The ceremonial handover of two ambulances to a military hospital in Dnipro took place on Thursday, July 7, 2022.

Since the first days of the war, the Kyiv-based My Hometown Charity Foundation has, together with Caritas Ukraine, the international charity foundation of the Ukrainian Greek Catholic Church, been involved in providing humanitarian aid, medicines and equipment for the war zone.

The My Hometown Foundation was founded by Ihor Lysov in 2001 with the aim of raising the level of civic awareness of Kyiv residents. Currently, the vice president of the foundation is Kyiv City Council member Vadym Ivanchenko. From the very first days of Russia’s war, the foundation changed the vector of its activities in order to help military units and occupied cities. Volunteers provide assistance on their own, as well as through cooperation with foreign organizations.


The foundation has been operating for several years and has a reputation as a reliable organization, and many foreign associations have contacted the founders. Workers of the My Hometown Charity Foundation have provided trucks and warehouses for companies that have turned to it. Among them is Caritas, which got in touch with the foundation through Uzhgorod.

Priest Oleksandr of the Orthodox Church of Ukraine sanctifies the two ambulances donated to the Ukraine Military on July 7. (Patricia Cordell)

Vadym Ivanchenko’s team received the vehicles in Kyiv and repaired them and then collected the necessary medicines and food items for the military. Subsequently, a ceremonial handover of three ambulances took place, one of which was transferred to the eastern front back in 2017. Now, after the repairs, together with the other two ambulances, after the consecration by the priest of the Orthodox Church of Ukraine, Oleksandr, it was handed over to volunteers who will take them to Dnipro.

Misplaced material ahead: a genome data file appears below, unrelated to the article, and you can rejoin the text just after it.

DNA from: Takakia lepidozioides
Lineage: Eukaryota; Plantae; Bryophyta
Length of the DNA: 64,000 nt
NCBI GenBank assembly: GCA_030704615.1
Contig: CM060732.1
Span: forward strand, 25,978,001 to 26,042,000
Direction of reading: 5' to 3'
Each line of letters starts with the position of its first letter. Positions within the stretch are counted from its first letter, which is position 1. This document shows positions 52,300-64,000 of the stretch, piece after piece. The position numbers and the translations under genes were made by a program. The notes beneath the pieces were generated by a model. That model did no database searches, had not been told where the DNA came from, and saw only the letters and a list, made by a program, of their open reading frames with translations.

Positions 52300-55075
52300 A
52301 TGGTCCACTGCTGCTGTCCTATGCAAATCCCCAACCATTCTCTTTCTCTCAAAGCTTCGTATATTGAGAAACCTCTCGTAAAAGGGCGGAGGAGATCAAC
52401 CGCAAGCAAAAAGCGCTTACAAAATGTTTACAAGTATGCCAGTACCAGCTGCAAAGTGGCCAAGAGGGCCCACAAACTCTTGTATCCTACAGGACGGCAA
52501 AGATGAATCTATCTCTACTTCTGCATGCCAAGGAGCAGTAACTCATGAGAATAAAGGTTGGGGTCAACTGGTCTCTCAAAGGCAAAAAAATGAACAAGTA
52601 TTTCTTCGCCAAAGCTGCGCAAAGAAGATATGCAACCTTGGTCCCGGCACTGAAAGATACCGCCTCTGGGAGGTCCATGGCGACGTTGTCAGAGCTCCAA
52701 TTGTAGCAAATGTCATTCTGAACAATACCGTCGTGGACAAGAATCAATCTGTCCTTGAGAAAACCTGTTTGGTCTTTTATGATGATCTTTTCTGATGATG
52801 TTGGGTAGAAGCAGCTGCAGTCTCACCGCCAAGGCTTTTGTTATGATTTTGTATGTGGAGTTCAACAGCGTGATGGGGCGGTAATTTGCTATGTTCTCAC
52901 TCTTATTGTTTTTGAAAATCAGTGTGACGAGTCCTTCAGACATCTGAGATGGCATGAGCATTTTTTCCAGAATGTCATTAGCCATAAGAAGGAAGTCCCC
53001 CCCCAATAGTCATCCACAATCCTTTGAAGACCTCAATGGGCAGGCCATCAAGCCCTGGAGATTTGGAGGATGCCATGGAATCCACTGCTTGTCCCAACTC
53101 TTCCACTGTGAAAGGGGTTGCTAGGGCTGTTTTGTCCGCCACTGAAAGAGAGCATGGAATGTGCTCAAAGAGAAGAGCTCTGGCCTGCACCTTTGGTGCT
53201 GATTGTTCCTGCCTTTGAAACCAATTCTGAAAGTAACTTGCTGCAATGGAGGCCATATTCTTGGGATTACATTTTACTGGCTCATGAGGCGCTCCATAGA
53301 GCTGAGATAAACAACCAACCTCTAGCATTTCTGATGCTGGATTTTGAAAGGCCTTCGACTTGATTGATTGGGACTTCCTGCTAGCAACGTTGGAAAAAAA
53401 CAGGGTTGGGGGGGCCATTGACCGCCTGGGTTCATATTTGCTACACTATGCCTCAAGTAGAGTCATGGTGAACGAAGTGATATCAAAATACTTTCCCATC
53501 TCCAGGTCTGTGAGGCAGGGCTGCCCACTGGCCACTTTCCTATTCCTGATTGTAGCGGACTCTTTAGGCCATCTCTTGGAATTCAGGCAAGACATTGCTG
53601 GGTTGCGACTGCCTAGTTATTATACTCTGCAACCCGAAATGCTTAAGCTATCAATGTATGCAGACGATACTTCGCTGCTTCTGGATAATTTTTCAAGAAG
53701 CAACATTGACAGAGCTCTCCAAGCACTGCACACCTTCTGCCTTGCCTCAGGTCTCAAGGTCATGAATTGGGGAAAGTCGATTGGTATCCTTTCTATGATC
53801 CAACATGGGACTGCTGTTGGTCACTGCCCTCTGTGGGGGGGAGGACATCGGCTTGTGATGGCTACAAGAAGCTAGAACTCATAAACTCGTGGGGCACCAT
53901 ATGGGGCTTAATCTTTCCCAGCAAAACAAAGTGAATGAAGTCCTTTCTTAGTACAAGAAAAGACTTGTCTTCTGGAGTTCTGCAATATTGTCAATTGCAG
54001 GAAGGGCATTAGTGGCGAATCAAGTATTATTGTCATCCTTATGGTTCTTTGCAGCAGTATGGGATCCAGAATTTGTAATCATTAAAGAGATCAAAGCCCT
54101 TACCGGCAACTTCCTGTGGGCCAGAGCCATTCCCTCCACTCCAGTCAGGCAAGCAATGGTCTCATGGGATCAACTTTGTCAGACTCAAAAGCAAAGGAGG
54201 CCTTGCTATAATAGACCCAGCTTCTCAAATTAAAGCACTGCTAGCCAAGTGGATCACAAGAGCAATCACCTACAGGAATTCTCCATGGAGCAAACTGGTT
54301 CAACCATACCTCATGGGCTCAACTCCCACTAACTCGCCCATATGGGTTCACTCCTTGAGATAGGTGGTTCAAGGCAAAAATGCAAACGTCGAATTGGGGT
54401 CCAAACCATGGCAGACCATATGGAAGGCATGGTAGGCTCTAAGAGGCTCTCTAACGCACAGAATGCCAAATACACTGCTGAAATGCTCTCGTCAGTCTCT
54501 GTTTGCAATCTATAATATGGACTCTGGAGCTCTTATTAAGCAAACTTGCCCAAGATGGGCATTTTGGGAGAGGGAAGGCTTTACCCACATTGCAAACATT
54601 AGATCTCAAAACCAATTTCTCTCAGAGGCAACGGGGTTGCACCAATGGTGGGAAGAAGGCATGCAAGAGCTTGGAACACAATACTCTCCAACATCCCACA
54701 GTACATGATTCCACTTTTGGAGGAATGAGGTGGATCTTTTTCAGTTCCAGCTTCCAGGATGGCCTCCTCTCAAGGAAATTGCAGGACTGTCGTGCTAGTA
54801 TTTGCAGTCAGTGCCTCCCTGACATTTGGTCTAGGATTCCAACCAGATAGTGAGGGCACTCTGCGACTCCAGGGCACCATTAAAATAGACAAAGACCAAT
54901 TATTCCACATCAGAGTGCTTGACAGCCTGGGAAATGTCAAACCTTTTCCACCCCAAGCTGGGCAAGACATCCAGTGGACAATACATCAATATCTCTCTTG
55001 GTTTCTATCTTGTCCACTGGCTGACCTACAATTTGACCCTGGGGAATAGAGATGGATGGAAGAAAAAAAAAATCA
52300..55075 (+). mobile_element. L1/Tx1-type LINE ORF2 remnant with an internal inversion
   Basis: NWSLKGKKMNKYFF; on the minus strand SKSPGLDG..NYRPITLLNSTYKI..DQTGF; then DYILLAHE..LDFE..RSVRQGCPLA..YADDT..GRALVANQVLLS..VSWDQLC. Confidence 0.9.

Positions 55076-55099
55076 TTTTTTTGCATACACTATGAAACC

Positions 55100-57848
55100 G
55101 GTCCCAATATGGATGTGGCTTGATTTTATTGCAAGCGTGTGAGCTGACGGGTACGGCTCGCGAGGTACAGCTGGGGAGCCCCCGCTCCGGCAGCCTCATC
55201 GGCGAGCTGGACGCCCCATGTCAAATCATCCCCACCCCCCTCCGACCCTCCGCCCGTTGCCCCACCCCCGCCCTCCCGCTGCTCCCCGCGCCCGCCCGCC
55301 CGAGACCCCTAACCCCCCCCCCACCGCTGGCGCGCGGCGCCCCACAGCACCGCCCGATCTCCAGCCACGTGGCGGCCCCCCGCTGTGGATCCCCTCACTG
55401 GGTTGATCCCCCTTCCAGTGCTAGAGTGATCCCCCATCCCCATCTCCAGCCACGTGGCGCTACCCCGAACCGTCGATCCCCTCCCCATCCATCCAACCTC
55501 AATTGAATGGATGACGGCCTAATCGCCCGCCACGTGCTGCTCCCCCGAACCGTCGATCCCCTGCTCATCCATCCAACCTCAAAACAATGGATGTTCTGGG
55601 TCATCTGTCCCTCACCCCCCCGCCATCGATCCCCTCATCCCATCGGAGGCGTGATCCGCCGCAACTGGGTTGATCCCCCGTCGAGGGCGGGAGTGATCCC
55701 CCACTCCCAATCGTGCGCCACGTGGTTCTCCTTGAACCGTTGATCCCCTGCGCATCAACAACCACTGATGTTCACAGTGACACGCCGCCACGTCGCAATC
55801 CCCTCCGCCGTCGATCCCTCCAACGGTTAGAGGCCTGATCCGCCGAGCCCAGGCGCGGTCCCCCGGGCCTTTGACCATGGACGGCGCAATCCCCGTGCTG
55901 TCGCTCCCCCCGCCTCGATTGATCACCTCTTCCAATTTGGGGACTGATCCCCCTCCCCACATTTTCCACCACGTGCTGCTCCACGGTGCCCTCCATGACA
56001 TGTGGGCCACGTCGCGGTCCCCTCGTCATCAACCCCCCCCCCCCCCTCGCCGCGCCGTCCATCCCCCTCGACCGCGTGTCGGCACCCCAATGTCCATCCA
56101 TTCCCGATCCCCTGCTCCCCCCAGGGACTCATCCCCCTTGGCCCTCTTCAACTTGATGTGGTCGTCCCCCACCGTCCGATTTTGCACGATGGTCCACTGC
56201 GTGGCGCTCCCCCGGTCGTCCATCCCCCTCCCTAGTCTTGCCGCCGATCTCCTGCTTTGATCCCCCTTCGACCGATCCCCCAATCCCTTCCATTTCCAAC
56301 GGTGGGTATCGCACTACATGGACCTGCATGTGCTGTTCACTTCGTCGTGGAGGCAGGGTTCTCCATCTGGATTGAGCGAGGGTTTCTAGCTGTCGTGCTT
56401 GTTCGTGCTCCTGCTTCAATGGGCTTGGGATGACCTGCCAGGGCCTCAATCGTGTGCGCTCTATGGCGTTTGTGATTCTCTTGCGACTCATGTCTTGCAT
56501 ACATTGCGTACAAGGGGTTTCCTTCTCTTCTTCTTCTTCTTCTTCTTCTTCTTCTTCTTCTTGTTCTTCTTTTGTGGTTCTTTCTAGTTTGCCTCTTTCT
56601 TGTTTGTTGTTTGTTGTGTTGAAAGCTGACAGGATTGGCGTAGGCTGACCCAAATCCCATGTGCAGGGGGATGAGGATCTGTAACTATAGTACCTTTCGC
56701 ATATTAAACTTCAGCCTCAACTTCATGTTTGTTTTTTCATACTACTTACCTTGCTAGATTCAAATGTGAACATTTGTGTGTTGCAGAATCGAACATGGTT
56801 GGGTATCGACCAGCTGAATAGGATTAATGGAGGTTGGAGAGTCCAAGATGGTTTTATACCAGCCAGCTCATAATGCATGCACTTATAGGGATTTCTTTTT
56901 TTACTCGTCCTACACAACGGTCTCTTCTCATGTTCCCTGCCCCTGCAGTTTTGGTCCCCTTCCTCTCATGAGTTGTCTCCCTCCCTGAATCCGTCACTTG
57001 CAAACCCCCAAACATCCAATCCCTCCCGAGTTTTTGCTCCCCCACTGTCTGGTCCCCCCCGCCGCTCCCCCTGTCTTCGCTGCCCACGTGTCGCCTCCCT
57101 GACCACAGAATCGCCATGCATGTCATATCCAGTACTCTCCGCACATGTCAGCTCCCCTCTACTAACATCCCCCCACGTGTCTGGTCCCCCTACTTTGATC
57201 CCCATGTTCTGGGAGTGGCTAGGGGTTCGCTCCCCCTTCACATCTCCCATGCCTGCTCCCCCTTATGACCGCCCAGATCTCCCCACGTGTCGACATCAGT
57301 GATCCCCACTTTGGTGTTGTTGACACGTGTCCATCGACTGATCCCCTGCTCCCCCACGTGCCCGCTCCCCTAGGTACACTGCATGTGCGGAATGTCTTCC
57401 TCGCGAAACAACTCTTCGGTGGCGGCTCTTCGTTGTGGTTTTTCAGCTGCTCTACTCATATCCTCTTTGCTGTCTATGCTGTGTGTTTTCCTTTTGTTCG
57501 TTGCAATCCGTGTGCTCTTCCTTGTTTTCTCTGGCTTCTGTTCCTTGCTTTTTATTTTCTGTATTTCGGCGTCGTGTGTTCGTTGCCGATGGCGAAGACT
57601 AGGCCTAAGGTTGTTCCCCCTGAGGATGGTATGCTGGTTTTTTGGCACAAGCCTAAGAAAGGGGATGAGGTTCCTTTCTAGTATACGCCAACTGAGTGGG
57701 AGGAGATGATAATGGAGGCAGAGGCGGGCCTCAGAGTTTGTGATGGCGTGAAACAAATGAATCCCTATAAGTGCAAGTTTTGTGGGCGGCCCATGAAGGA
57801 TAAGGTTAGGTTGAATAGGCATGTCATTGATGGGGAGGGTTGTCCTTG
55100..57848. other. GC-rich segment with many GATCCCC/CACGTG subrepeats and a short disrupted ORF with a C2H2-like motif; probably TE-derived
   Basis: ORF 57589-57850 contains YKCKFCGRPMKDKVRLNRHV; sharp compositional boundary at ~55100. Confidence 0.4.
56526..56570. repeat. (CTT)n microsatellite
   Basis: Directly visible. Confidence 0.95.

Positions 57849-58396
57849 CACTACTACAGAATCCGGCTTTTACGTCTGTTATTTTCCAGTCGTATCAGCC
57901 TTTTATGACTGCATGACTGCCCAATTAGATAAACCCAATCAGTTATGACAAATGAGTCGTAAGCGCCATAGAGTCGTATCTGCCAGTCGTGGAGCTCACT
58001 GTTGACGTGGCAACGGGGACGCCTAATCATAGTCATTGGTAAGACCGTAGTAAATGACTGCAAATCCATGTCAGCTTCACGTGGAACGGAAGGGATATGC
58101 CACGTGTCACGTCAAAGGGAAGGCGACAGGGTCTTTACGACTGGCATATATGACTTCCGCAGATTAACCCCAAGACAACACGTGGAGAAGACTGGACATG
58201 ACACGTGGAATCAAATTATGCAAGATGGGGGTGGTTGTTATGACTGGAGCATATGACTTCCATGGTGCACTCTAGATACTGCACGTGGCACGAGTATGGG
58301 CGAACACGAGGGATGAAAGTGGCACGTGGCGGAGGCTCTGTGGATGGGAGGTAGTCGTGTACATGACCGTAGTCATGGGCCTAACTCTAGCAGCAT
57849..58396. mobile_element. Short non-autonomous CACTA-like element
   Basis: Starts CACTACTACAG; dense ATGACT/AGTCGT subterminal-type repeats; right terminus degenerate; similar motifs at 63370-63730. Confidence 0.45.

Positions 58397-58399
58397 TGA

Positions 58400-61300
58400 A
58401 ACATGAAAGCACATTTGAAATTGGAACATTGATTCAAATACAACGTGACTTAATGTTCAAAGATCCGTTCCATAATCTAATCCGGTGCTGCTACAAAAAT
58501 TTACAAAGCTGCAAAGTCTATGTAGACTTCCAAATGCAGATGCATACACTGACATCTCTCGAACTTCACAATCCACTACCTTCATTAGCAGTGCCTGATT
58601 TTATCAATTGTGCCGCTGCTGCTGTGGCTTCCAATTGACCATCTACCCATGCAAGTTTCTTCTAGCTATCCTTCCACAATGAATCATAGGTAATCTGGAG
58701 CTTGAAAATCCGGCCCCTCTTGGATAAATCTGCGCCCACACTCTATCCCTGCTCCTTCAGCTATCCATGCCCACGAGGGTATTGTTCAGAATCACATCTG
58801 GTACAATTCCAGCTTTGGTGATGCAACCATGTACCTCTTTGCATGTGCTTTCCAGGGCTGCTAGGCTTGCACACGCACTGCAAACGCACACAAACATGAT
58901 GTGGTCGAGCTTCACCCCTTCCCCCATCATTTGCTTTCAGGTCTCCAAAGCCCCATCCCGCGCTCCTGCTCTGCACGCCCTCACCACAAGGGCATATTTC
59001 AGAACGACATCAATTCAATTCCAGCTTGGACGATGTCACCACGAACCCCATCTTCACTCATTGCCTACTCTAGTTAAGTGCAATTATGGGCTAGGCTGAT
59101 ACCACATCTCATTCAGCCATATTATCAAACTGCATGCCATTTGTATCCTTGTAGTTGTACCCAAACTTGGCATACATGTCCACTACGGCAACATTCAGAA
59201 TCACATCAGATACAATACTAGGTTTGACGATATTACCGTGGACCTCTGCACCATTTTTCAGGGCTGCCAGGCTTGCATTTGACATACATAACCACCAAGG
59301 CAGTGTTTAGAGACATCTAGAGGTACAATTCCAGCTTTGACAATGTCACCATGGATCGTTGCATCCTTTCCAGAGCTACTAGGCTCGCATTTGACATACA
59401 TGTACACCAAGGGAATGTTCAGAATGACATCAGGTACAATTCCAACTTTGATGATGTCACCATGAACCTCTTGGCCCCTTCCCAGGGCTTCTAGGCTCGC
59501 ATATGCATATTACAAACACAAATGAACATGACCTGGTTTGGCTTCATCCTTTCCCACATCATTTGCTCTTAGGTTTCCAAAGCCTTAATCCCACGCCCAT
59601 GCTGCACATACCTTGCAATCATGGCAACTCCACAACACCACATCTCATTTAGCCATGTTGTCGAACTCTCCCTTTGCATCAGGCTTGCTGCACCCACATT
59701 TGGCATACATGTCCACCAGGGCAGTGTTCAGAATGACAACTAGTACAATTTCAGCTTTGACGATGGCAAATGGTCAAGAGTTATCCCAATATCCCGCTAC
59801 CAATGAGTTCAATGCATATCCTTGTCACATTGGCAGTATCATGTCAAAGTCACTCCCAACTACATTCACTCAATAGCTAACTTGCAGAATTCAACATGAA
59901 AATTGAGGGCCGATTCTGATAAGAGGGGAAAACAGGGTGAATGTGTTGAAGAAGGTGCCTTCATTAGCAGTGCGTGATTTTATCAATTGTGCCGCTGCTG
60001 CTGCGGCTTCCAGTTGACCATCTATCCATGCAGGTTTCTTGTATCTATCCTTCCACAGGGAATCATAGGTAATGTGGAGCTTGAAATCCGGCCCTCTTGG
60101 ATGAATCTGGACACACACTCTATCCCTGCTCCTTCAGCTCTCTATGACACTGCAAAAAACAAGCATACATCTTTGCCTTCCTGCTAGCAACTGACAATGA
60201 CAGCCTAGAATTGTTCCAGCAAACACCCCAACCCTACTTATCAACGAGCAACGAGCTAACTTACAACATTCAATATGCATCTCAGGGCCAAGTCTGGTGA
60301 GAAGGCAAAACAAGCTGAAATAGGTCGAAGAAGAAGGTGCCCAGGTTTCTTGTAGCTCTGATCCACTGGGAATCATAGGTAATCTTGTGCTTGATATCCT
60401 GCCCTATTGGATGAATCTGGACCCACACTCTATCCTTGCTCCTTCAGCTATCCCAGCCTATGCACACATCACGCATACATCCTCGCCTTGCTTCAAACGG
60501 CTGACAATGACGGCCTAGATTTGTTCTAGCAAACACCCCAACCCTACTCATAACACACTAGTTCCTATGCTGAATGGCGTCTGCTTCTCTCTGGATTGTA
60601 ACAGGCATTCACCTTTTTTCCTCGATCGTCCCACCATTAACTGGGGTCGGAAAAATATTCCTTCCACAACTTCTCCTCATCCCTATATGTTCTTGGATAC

My Hometown Charity Foundation had previously provided two vehicles to military units. The foundation’s team was one of the first to visit Bucha and Hostomel in Kyiv Region after occupation, and used boats to ferry aid to the flooded town of Demydiv, and also took aid to Kharkiv. The charity receives aid from Montenegro and Slovakia in the main, and also orders the necessary items at its own expense.


We bought the first ambulances at our own expense, and trucks with humanitarian aid were purchased in the same way. We try to do everything on our own, without state support. We understand that everyone should now do the maximum that depends on him. By the way, approximately 18 members of our organization have joined the ranks of the Armed Forces of Ukraine,” Vadym Ivanchenko, Vice President of the My Hometown Foundation, told Kyiv Post.

The transfer of humanitarian aid is clearly recorded at every stage. Volunteers who help deliver the necessary aid to different parts of Ukraine turn to the foundation, after which Vadym personally contacts the military and heads of the administration of those cities that were previously under occupation. When the aid is sent, the parcels are photographed, and after arriving at their destination, volunteers also send a photo report. Subsequently, the commanders of military units send a document with a stamp confirming receipt. In this way, the organization avoids the theft of humanitarian aid. The exact address of military units is, for security reasons, not indicated on parcels.

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